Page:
US government retreats before rightists in Elian Gonzalez case

By Patrick Martin
14 April 2000

The events of Thursday, April 13 in the Elian Gonzalez case show the cowardice of the Clinton administration in the face of opposition from the cabal of right-wingers and outright fascists who are openly defying the law and refusing to hand over the six-year-old boy to his Cuban father, Juan Miguel Gonzalez.

After a two and a half hour meeting Wednesday night with Elian's distant Miami relatives, who have held the boy for more than four months, defying a series of INS (Immigration and Naturalization Service) and court orders, Attorney General Janet Reno made a humiliating retreat to Washington. At noon Thursday, two hours before the 2 p.m. deadline which had been announced with great fanfare by the Justice Department and the INS, Reno said that there would be no attempt that day to take Elian from the home of his great-uncle, Lazaro Gonzalez.

More than a thousand Cuban exiles and right-wingers, who had surrounded the house in Miami's Little Havana neighborhood, cheered their successful defiance of the law. "We will not turn this child over," Lazaro Gonzalez declared. "They will have to take this child from me by force."

On Thursday morning the Miami relatives released to the press a brief home videotape in which the six-year-old boy tells his father that he does not want to go back to Cuba. The making of this videotape, now disseminated worldwide, is itself evidence, if more were needed, that these crazed fascist elements care nothing for the well-being of Elian Gonzalez. The young boy is being cruelly manipulated for political purposes, an action which fully deserves the label "child abuse."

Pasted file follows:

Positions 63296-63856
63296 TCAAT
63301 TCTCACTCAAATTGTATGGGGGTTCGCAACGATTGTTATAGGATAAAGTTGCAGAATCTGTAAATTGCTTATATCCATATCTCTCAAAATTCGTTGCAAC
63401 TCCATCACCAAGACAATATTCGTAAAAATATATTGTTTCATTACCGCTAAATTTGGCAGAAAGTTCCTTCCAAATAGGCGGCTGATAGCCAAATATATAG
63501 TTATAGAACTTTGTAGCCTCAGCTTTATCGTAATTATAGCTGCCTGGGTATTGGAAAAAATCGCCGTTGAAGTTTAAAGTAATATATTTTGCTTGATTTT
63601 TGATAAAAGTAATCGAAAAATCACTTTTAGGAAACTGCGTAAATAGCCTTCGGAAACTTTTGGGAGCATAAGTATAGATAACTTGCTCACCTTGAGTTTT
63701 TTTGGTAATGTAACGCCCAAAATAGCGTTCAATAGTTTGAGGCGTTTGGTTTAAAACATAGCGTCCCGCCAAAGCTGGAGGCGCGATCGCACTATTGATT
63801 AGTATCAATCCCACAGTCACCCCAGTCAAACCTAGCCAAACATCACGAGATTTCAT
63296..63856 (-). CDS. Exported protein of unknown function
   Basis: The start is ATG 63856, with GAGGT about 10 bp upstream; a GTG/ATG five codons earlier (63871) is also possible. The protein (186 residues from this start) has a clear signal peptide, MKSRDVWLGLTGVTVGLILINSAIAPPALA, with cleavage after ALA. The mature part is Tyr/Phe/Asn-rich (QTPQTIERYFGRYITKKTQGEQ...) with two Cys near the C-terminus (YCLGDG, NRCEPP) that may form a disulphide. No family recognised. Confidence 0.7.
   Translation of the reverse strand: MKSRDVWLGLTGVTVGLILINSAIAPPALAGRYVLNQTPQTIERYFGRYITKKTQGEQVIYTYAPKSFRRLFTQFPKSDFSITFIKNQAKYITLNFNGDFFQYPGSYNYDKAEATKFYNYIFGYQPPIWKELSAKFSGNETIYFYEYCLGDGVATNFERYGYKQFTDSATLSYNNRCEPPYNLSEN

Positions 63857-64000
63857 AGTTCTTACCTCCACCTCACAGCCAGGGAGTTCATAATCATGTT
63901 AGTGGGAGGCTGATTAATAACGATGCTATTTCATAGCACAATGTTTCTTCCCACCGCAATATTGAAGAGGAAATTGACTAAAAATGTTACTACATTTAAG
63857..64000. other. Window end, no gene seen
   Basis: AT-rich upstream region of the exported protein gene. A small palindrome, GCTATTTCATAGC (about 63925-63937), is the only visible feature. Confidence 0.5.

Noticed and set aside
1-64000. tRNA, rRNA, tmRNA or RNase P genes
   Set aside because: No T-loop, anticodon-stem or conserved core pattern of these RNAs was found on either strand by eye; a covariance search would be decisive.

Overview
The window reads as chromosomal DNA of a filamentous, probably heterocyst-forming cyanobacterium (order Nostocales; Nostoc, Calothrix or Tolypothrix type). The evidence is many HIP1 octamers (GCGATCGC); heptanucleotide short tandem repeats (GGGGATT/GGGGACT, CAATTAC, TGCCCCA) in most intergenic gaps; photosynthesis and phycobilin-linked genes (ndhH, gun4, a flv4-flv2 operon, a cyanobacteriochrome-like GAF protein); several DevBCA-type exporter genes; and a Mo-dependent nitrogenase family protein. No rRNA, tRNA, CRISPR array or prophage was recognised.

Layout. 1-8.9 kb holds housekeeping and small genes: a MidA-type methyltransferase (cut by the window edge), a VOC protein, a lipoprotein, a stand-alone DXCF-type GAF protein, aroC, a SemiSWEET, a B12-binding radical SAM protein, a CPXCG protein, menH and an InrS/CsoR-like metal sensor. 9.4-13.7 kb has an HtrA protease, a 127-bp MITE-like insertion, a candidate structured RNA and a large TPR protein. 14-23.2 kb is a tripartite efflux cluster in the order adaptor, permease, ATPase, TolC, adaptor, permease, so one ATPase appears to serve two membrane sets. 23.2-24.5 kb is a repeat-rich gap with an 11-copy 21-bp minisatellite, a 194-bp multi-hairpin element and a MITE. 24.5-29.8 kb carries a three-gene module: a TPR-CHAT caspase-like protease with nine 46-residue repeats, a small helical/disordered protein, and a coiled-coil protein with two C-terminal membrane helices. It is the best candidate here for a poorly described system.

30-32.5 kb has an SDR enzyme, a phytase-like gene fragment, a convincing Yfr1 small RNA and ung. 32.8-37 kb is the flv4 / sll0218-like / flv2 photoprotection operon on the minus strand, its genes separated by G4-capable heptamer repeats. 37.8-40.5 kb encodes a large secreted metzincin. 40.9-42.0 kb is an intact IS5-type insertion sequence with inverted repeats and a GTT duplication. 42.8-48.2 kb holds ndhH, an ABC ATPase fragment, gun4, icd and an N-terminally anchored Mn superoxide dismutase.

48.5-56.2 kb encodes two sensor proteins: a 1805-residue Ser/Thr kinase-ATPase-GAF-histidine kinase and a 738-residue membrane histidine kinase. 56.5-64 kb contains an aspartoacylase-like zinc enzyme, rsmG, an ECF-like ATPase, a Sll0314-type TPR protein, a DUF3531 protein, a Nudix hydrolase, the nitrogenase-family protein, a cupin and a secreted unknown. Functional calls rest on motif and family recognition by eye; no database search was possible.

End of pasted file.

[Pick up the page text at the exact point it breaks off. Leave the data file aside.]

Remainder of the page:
Gregory Craig, the attorney for Juan Miguel Gonzalez, said the Miami relatives had, with their actions Thursday, "emotionally damaged and exploited this most wonderful little boy.'' He urged the news media to leave the boy alone because he "has been exploited enough."

Juan Miguel Gonzalez—whose conduct has been the only thing dignified and even ennobling in this affair—expressed anger and sadness over the latest turn of events. He told the New York Daily News in an interview: "Elian is very smart, very studious and I'm very proud of him. I want him to be whatever he wants to be when he grows up. I just want him to be able to change the world somehow."

The Clinton administration and democratic rights

Despite the overwhelming evidence that Elian belongs with his father and that he is the victim of a virtual kidnapping by politically motivated right-wingers, the Clinton administration has been incapable of enforcing the democratic right of the father to take custody of his son and return with him to the country of his choice, Cuba.

Clinton issued his first direct comments on the case Thursday, supporting Reno's decision not to order federal agents into Little Havana to remove Elian from the home of Lazaro Gonzalez. "I've tried to do everything I can to stay out of it,'' he said in Washington, where he spoke before the American Society of Newspaper Editors.